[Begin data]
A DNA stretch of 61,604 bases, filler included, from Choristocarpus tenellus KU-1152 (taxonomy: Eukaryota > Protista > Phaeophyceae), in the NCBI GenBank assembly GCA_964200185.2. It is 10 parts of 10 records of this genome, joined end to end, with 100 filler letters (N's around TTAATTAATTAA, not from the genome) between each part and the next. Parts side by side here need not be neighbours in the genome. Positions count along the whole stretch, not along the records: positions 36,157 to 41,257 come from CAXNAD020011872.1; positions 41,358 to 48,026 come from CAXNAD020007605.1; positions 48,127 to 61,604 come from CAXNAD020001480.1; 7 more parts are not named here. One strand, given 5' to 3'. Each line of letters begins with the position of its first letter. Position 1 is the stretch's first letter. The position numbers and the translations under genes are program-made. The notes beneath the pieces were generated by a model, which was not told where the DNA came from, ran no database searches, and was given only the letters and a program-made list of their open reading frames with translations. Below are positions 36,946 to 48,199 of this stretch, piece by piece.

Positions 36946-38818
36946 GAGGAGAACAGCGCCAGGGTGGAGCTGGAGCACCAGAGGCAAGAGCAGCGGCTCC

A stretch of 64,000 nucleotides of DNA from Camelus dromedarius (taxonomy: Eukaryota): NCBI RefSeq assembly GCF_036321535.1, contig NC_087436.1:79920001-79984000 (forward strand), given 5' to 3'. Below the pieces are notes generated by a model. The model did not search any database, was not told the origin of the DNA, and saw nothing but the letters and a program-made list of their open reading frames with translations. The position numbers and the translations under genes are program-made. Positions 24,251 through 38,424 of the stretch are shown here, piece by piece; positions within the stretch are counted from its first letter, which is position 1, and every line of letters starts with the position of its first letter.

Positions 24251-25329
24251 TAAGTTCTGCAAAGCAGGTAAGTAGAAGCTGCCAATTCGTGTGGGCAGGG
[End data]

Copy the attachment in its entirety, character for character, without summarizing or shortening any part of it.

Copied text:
A DNA stretch of 61,604 bases, filler included, from Choristocarpus tenellus KU-1152 (taxonomy: Eukaryota > Protista > Phaeophyceae), in the NCBI GenBank assembly GCA_964200185.2. It is 10 parts of 10 records of this genome, joined end to end, with 100 filler letters (N's around TTAATTAATTAA, not from the genome) between each part and the next. Parts side by side here need not be neighbours in the genome. Positions count along the whole stretch, not along the records: positions 36,157 to 41,257 come from CAXNAD020011872.1; positions 41,358 to 48,026 come from CAXNAD020007605.1; positions 48,127 to 61,604 come from CAXNAD020001480.1; 7 more parts are not named here. One strand, given 5' to 3'. Each line of letters begins with the position of its first letter. Position 1 is the stretch's first letter. The position numbers and the translations under genes are program-made. The notes beneath the pieces were generated by a model, which was not told where the DNA came from, ran no database searches, and was given only the letters and a program-made list of their open reading frames with translations. Below are positions 36,946 to 48,199 of this stretch, piece by piece.

Positions 36946-38818
36946 GAGGAGAACAGCGCCAGGGTGGAGCTGGAGCACCAGAGGCAAGAGCAGCGGCTCC

A stretch of 64,000 nucleotides of DNA from Camelus dromedarius (taxonomy: Eukaryota): NCBI RefSeq assembly GCF_036321535.1, contig NC_087436.1:79920001-79984000 (forward strand), given 5' to 3'. Below the pieces are notes generated by a model. The model did not search any database, was not told the origin of the DNA, and saw nothing but the letters and a program-made list of their open reading frames with translations. The position numbers and the translations under genes are program-made. Positions 24,251 through 38,424 of the stretch are shown here, piece by piece; positions within the stretch are counted from its first letter, which is position 1, and every line of letters starts with the position of its first letter.

Positions 24251-25329
24251 TAAGTTCTGCAAAGCAGGTAAGTAGAAGCTGCCAATTCGTGTGGGCAGGG